The puzzles themselves range from genuinely original ideas, to interesting variations of standards, to a couple of really moldy classics. (A maze. Mastermind! Even in 1995 they should have known better. The jumping pegs puzzle, fer cryin out loud. You can bet I went straight to the Web for a solution to that.) A few were seriously challenging; a few more were trivial; most were in between. There are clues piled on clues in places; clues scattered everywhere, in every medium. Given that and the broad, explore-everywhere structure of the game, you wind up having to keep the whole game in your head at once. There are always large pools of puzzles and clues to be matched up. Yum. If you're going to have a puzzle-fest, that's the way to do it.

On the down-side... I don't know who came up with the inventory management, but he or she should be slapped. You can only carry one object at a time -- a pot, a lid, or a matched pair. So every time you find a new token, you have to put down the one you were holding. Back where you found it, or in another hiding spot. You can't gather them all in a convenient place. (Not even the exhibit hall they originally came from.) This is annoying and stupid.

It also exacerbates another problem: the place is fun to explore, but by the end you've spent a lot of time just going back and forth. Some secret passages speed up travel, but not enough. Some sort of "go straight there" option would have helped a great deal, although I don't see an obvious place in the interface for it.

The manual is pretty awful as well, although I suppose I shouldn't be paying it much attention. You shouldn't either. It explains the story background outright, spoiling the careful pacing of revelation that's in the game itself. And the "getting you started" walkthrough is about the clumsiest piece of info-dump narrative I've seen in many a game. "I found a strange-looking earthenware object... perhaps this was one of the talisman lids he had talked about? I took a closer look by clicking on the eye on the toolbar." Cringe.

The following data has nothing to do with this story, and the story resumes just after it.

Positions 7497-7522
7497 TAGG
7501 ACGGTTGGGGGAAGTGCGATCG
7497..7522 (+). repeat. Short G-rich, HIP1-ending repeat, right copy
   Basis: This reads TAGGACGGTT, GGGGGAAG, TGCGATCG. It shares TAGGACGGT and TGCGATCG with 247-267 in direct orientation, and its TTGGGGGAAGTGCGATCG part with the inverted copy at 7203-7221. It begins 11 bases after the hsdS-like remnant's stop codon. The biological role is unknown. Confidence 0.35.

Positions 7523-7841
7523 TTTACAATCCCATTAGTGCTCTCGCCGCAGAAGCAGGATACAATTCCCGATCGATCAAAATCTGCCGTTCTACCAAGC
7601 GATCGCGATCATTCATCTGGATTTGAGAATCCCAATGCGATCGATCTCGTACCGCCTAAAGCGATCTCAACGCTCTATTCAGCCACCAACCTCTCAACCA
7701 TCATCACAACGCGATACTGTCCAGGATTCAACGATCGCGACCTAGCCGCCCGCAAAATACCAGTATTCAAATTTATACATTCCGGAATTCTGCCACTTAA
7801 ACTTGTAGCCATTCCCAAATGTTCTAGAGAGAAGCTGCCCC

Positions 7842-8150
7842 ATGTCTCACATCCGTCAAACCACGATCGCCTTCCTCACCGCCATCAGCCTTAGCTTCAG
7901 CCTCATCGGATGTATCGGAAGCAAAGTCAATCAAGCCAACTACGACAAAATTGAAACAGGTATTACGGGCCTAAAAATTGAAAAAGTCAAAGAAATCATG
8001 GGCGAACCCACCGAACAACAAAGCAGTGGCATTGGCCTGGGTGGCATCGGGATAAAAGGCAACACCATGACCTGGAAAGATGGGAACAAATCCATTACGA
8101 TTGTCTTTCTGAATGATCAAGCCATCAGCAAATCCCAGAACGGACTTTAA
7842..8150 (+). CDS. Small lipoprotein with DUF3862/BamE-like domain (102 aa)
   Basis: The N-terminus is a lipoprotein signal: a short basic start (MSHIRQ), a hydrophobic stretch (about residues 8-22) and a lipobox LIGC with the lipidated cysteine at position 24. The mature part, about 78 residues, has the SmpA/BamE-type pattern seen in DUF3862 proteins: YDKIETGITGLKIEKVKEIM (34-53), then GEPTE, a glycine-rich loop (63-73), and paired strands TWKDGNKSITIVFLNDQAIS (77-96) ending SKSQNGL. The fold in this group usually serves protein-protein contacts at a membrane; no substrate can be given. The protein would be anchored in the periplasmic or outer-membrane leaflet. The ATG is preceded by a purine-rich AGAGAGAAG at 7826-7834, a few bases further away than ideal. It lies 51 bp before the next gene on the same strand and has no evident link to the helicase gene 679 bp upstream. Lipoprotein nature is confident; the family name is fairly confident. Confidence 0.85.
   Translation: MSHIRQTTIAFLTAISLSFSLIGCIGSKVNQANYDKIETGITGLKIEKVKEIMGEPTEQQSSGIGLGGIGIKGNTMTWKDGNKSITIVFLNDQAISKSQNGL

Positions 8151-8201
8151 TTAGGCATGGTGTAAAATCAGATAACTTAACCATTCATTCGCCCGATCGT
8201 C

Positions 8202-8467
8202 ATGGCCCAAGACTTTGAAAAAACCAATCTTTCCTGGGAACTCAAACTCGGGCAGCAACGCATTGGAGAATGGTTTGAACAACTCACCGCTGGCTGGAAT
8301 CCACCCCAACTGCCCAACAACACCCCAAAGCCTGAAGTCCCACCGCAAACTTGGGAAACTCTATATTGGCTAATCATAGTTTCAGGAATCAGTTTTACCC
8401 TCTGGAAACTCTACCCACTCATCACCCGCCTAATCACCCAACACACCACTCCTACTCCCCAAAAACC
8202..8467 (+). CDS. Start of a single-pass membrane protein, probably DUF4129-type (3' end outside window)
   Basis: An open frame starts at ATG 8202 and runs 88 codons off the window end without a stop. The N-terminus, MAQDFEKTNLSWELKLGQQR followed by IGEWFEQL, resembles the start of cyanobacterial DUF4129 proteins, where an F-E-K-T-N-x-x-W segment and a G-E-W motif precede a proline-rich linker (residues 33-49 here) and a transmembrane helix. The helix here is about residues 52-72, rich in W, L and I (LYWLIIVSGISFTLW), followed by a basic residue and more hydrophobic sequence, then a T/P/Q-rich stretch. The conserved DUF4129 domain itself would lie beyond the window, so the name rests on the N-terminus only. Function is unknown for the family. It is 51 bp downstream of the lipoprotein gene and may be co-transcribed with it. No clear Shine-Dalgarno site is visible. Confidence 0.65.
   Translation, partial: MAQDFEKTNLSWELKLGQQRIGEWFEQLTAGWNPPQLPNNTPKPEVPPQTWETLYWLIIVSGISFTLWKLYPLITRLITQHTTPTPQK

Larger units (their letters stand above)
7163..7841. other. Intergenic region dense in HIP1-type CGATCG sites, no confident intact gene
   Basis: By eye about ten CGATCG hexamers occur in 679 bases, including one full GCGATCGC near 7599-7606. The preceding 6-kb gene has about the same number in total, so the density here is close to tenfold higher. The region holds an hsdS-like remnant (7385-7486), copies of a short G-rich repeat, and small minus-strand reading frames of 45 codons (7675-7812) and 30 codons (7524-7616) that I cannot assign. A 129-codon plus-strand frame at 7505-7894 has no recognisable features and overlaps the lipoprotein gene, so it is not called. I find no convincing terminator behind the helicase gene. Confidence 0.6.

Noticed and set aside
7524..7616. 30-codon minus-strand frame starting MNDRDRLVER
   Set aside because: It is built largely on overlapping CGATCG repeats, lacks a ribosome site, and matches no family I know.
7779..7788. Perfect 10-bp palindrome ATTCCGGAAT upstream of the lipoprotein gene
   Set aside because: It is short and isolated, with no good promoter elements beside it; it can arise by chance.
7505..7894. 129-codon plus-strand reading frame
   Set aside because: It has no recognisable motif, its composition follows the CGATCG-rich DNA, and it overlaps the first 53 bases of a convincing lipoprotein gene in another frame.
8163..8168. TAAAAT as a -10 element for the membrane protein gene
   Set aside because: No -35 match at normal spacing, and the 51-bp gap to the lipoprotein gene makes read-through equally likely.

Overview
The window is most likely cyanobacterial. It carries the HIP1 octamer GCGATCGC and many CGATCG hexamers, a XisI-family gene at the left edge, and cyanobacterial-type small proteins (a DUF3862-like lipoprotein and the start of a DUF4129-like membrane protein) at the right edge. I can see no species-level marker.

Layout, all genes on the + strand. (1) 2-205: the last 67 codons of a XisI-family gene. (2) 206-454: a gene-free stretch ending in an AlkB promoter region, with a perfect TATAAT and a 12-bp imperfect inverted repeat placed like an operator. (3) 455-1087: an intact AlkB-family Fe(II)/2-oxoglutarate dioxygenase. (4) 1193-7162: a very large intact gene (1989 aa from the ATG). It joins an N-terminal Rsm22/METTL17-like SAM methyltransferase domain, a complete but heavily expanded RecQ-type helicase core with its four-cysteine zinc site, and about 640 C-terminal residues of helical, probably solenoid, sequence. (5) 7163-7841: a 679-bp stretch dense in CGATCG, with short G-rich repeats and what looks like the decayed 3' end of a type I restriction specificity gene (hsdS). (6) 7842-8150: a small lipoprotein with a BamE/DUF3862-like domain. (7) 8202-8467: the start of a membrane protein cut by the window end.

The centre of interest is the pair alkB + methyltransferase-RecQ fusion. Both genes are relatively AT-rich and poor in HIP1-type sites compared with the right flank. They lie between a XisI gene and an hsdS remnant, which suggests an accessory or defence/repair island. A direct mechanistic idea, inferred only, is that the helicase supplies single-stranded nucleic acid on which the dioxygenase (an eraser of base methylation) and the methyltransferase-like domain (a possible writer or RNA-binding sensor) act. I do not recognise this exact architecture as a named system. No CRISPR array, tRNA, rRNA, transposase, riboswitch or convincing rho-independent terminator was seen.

I'd guess I spent fifteen or twenty hours on Shivers. More than I usually do on graphical adventures, even the modern multi-CD extravaganzas. On the other hand, a lot of that was flailing around, battering myself against puzzles, or trying to find more clues. I got seriously annoyed more than once. (I nearly microwaved the CD when I hit the jumping pegs puzzle.) But, in the end, I enjoyed it. And the ending left a couple of ends cunningly loose. I'll be on the lookout for the sequel.

Er, assuming the sequel was ever published for the Mac.

Conclusion: Worth grabbing if you see it in the remainder bin.

Availability: Ha.

System requirements: System 7.1, 68040 or better, 5 megs free RAM (8 on PPC), 256-color display. Yes, that old.

Macintoshness: Terrible. No menu bar; the options for saving and restoring are modal, badly designed, and don't use Mac file dialogs. Feh.